DETROIT (WWJ) – Detroit officials say they hope they’re wrong, but in the midst of being under the control of a state-appointed manager and filing the largest municipal bankruptcy case in history, they’re expecting a low voter turnout Tuesday — somewhere between 20 and 25 percent.
By 12:30 p.m., five-and-a-half hours after the polls opened, the city’s Department of Elections reported a voter turnout of just five percent.READ MORE: Amazon Scammers Stole Over $27M From Consumers In A Year
City Clerk Janice Winfrey said on the high-end, she expects a mere 134,000 of the city’s 535,000 registered voters to elect either Wayne County Sheriff Benny Napoleon or former Detroit Medical Center CEO Mike Duggan as the city’s next mayor by the time the polls close at 8 p.m.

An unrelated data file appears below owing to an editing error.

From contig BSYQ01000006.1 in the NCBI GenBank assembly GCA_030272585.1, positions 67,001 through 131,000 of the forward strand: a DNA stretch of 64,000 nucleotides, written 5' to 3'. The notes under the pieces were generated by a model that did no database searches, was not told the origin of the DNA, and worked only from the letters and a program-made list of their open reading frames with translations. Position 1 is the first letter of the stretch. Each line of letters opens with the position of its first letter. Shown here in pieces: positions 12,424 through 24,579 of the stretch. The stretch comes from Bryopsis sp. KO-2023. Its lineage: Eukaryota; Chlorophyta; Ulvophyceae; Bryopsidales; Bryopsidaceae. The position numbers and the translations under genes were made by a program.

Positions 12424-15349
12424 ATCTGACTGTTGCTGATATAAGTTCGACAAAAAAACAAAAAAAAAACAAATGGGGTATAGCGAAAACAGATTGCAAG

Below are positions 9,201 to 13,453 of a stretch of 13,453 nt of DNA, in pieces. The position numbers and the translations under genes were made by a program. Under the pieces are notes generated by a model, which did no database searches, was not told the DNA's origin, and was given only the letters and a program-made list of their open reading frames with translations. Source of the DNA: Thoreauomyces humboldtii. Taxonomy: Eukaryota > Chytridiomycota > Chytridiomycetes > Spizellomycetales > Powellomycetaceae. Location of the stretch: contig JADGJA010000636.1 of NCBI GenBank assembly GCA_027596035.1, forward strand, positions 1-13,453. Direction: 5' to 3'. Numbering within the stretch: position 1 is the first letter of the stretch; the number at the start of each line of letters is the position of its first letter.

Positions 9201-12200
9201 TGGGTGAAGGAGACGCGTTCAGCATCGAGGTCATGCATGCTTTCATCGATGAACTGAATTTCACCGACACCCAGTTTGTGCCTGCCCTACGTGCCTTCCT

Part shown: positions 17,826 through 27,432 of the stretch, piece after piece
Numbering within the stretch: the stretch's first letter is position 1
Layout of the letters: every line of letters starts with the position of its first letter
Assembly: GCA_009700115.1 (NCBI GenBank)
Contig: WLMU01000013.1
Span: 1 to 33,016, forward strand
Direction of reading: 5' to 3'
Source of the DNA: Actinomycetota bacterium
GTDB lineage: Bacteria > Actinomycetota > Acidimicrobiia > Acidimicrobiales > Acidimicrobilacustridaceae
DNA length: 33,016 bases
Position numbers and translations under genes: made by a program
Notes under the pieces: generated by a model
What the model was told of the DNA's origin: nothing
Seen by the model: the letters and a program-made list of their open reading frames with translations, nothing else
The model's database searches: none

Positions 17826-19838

Mayor Dave Bing said voters shouldn’t stay home just because the city is under emergency management and in bankruptcy court.
“I think this is the most important election since Coleman Young was elected. Our city is right at the crux of either going forward or going backward and none of us want to go backward,” Bing said.
WWJ Lansing Bureau Chief Tim Skubick said off-year elections traditionally don’t generate a lot of voter enthusiasm.READ MORE: Supply Chain Issues: 'There Really Are Problems Everywhere,' Even For Small Companies
“The keyword today is passion. How much passion do you have for your candidate, either in Detroit or statewide, to actually drop whatever you’re doing and squeeze into your busy schedule that thing called exercising your right in a democracy to vote,” Skubick said.
In the 2005 mayoral election, 37 percent of voters cast ballots. Voter turnout dropped to 22 percent in 2009, but that election followed shortly on the heels of a special election to replace ex-mayor and now racketeering convict Kwame Kilpatrick.
Detroit’s current population is estimated to be about 701,475.Volvo Adds 195,000 Vehicles To Recall For Dangerous Air Bags